For many years, there was only one name that mattered when it came to laptops, and that was IBM. With every ThinkPad release, IBM continued to amaze the market, each machine outshining its predecessor by being lighter, boasting more power, or tacking on a larger screen than had previously been thought possible. The 701C, for example, offered an expanding, full-size, "butterfly" keyboard that was so innovative it ended up on display in New York's Museum of Modern Art. But the machine that started it all was the 700C, which weighed less than 6 pounds, had a huge-at-the-time 10.4-inch color TFT, and featured the first ever pointing stick. Though now owned by Chinese company Lenovo, ThinkPads, like the R60 are still coveted status symbols in the business community.

13. Atari VCS/2600 (1977)

You can't underestimate the importance of the original Atari, which made home gaming what it is today. All modern game consoles owe some part of their heritage to this machine of simple design (not to mention awesome wood grain paneling), the VCS (later renamed the 2600) was a neat curiosity until Space Invaders arrived in 1980, with sales hitting 8 million units in 1982 alone. The 2600 eventually sold about 40 million units, and paved the way for all manner of competitors and imitators. Along with the original PONG, it remains the only truly important product that Atari ever released.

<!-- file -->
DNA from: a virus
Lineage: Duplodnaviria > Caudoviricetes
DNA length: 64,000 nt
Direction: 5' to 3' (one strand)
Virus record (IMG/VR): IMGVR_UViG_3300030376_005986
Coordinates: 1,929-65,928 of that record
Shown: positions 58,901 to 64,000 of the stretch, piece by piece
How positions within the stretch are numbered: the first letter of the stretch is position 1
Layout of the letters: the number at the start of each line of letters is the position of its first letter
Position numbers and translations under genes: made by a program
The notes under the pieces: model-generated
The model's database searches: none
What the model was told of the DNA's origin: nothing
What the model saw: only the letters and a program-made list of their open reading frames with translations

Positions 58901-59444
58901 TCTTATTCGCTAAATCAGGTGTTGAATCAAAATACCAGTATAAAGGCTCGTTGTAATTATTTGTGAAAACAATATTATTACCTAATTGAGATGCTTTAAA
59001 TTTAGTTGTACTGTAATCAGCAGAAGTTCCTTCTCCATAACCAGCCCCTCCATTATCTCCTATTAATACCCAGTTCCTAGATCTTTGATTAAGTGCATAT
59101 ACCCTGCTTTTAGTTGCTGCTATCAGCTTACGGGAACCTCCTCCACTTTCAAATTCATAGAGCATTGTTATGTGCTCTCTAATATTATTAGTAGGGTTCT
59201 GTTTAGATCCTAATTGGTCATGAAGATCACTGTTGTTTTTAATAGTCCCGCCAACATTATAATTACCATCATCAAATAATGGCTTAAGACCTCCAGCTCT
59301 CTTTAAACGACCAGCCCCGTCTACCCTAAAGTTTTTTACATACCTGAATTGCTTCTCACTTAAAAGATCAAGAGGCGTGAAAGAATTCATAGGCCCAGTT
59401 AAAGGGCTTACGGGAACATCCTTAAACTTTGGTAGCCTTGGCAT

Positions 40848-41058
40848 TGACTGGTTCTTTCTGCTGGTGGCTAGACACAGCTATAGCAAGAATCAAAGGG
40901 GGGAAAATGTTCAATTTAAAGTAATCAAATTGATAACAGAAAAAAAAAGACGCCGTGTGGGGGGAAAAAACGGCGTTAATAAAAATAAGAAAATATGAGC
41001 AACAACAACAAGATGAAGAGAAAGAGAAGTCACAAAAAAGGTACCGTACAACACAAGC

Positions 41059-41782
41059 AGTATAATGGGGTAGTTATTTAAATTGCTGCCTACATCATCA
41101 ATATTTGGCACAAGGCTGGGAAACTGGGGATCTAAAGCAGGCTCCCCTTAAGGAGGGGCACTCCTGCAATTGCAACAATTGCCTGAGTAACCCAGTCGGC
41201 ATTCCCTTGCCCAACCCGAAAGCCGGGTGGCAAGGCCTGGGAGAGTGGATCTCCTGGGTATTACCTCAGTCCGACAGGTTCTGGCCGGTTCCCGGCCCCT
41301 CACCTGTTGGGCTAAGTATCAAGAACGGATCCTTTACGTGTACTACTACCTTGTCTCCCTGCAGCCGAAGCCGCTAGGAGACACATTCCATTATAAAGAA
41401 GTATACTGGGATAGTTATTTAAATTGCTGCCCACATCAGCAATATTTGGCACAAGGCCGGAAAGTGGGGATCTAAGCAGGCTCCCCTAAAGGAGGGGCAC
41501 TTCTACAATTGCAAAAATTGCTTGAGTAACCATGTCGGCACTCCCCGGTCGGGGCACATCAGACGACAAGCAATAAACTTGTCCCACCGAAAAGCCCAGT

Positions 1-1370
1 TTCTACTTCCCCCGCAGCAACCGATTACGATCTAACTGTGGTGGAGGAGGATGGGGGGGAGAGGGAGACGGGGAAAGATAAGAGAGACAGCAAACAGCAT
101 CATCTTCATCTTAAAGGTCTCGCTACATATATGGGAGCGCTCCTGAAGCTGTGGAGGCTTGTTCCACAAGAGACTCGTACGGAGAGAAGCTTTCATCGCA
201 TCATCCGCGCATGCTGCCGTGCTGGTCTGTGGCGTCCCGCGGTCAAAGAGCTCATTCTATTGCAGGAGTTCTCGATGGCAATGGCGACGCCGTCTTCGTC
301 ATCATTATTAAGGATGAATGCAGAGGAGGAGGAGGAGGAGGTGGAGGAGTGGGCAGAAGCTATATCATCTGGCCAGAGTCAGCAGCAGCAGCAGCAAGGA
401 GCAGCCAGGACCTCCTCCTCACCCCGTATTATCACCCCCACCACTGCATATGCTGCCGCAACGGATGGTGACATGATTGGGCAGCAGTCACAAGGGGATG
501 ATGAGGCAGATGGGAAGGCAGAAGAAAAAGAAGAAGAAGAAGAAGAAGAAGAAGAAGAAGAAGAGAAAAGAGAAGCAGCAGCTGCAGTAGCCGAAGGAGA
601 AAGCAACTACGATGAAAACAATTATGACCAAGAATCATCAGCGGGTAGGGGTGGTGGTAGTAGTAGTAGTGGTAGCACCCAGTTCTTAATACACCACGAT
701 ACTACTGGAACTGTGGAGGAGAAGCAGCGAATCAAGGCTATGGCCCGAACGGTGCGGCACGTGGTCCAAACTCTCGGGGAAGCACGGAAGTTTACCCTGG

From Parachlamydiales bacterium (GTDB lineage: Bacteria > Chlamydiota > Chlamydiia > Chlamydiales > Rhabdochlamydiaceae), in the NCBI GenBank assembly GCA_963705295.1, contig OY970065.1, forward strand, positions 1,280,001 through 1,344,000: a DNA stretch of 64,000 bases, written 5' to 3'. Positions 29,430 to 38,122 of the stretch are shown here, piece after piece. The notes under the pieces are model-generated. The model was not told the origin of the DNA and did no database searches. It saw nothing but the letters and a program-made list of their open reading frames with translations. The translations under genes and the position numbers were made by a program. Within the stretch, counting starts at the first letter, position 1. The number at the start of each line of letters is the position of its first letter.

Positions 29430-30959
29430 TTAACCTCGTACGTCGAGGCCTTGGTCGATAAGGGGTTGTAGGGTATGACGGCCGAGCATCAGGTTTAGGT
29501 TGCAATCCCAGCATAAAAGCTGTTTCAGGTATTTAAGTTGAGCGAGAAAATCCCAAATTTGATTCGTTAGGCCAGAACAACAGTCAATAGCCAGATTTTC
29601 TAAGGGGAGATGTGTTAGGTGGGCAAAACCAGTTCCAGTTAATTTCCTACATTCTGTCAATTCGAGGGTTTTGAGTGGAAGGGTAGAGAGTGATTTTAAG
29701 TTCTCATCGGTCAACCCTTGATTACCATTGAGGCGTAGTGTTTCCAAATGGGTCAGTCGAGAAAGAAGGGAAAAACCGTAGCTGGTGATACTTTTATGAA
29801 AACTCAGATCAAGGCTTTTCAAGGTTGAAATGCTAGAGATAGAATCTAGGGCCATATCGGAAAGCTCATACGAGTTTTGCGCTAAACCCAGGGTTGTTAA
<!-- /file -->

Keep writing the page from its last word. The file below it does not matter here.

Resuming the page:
14. Apple Macintosh Plus (1986)

Two years after the release of the first Macintosh computer, Apple finally hit its stride with the venerable Mac Plus, which corrected several defects of the original Mac and became one of the company's most-loved (and used) products. The stylish all-in-one box featured a Motorola 68000 processor, built-in 9-inch monochrome display, and 3.5-inch floppy drive. Chief among its innovations was a SCSI port so you could attach an external hard drive, and 1MB of RAM, which was upgradeable to 4MB. Computer as a fashion status symbol?